UPDATE: Elevated from comments:
1. One of the important functions of fascism, as typified by the Nazi system, was to remove capitalist objections to full employment.
The dislike of government spending policy as such is overcome under fascism by the fact that the state machinery is under the direct control of a partnership of big business with fascism. The necessity for the myth of 'sound finance', which served to prevent the government from offsetting a confidence crisis by spending, is removed. In a democracy, one does not know what the next government will be like. Under fascism there is no next government.
The dislike of government spending, whether on public investment or consumption, is overcome by concentrating government expenditure on armaments. Finally, 'discipline in the factories' and 'political stability' under full employment are maintained by the 'new order', which ranges from suppression of the trade unions to the concentration camp. Political pressure replaces the economic pressure of unemployment.
Economics, as I say often, is not a morality play. As far as creating aggregate demand is concerned, spending is spending – public spending is as good as but also no better than private spending, spending on bombs is as good as spending on public parks.Economics is not a morality play but spending on bombs is NOT "as good as" spending on parks. This is not a trivial side issue but the core of the problem. Spending on the wrong things ultimately defeats the purpose of Keynesian stimulus. Keynes knew this. It's a shame Krugman doesn't know his Keynes.
The boxes, if I may make free with the metaphor, are not in my view properly to be loaded upon the same cab. It is almost as though one were a hat-box, and the other a monstrous compound of a box at the opera and a [flower?] box growing alongside a garden path."The problem of unemployment" is a phrase that has two meanings. One of those meanings has to do with an understanding of what unemployment is. The other has to do with the dislocations caused by unemployment and the search for a solution. You're not likely to find a good solution to unemployment if you don't understand what it is. And modern thought seems committed to avoiding such an understanding.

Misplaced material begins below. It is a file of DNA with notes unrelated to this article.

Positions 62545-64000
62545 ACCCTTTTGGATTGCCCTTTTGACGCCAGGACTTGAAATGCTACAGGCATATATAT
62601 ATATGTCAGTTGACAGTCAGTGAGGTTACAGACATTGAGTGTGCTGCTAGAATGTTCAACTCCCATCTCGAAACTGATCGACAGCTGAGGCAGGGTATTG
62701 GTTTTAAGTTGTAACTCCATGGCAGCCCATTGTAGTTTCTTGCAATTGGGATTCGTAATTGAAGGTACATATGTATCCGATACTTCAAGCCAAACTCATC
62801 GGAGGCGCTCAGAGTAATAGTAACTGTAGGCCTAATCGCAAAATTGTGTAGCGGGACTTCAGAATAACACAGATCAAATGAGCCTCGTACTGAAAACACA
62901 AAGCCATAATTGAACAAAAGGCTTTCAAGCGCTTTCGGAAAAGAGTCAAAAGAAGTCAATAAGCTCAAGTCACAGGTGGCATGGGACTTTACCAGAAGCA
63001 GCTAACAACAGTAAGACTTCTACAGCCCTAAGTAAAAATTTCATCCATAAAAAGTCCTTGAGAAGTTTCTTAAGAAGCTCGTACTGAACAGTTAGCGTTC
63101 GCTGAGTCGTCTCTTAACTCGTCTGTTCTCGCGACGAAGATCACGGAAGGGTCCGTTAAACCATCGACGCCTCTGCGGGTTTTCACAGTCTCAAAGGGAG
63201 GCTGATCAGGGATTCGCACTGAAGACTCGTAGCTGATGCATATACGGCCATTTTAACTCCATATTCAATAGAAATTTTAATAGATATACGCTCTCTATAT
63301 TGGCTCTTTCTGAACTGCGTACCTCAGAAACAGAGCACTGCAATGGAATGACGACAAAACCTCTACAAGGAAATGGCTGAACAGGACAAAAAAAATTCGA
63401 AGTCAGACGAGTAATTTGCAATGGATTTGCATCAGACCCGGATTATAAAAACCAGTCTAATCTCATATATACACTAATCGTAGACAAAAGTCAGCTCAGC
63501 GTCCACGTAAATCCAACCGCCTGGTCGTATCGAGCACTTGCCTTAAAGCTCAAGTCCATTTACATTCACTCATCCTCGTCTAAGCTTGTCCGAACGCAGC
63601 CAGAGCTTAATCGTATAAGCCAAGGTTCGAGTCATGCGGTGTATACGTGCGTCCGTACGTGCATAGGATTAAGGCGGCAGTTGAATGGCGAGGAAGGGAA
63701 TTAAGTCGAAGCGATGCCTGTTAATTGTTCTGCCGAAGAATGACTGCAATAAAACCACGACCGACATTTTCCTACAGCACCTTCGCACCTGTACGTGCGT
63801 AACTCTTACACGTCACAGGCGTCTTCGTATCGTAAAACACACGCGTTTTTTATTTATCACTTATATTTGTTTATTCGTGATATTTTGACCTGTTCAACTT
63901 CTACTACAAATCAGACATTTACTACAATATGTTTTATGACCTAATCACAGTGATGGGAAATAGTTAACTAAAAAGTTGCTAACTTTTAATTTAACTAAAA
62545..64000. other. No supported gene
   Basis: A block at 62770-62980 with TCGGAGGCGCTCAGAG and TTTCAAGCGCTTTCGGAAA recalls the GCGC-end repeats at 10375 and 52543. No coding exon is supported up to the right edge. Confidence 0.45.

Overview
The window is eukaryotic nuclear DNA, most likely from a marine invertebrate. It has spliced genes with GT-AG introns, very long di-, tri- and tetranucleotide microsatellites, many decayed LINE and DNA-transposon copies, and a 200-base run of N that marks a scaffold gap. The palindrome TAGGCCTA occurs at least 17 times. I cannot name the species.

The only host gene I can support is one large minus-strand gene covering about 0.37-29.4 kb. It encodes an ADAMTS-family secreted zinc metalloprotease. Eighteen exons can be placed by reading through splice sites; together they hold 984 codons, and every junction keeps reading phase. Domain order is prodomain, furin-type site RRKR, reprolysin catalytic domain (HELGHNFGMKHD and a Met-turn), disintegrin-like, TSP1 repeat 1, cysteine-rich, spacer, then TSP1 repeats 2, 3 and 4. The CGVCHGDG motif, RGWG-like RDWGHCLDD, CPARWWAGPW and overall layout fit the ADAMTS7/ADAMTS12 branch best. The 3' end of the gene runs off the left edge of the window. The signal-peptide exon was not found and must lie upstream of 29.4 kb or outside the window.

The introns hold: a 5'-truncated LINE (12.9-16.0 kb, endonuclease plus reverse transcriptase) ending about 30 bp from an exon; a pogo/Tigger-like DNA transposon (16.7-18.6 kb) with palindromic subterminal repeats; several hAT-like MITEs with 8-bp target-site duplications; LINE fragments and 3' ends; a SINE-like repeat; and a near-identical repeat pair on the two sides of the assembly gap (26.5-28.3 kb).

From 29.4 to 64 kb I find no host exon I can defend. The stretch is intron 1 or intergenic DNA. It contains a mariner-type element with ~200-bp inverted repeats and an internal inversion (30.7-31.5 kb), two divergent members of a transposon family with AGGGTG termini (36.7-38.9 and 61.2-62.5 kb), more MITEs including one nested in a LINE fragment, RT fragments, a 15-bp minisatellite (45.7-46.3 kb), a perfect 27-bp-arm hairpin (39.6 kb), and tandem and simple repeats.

We strongly objected to this heresy. Milton Friedman did most of the talking, as usual. He also did much of the thinking, as usual. In the course of two hours of argument the vote went from twenty against and one for Coase [with Coase voting for the affirmative] to twenty-one for Coase. What an exhilarating event! I lamented afterward that we had not had the clairvoyance to tape it.There's just one little problem with "the problem of social cost." The word "unemployment" doesn't appear in Coase's article. Nor does the word "labor." The word "employment" does appear but it refers to employment of factors of production, not to jobs. That's what Sandwichman's paper, "The Problem with The Problem of Social Cost" (which will soon be edited into two complementary papers) is all about.
"The most helpful applications of mathematics to economics are those which are short and simple, which employ few symbols; and which aim at throwing a bright light on some small part of the great economic movement rather than at representing its endless complexities.
"Thus, then, dynamical solutions, in the physical sense, of economic problems are unattainable." -- Alfred Marshall
The beauty and simplicity of such a theory are so great that it is easy to forget that it follows not from the actual facts, but from an incomplete hypothesis introduced for the sake of simplicity. Apart from other objections to be mentioned later, the conclusion that individuals acting independently for their own advantage will produce the greatest aggregate of wealth, depends on a variety of unreal assumptions to the effect that the process of production and consumption are in no way organic, that there exists a sufficient foreknowledge of conditions and requirements, and that there are adequate opportunities of obtaining this foreknowledge. For economists generally reserve for a later stage of their argument the complications which arise – (1) when the efficient units of production are large relatively to the units of consumption, (2) when overhead costs or joint costs are present, (3) when internal economies tend to the aggregation of production, (4) when the time required for adjustment is long, (5) when ignorance prevails over knowledge, and (6) when monopolies and combinations interfere with equality in bargaining – they reserve, that is to say, for a later stage their analysis of the actual facts. Moreover, many of those who recognise that the simplified hypothesis does not accurately correspond to fact conclude nevertheless that it does represent what is 'natural' and therefore ideal. They regard the simplified hypothesis as health, and the further complications as disease.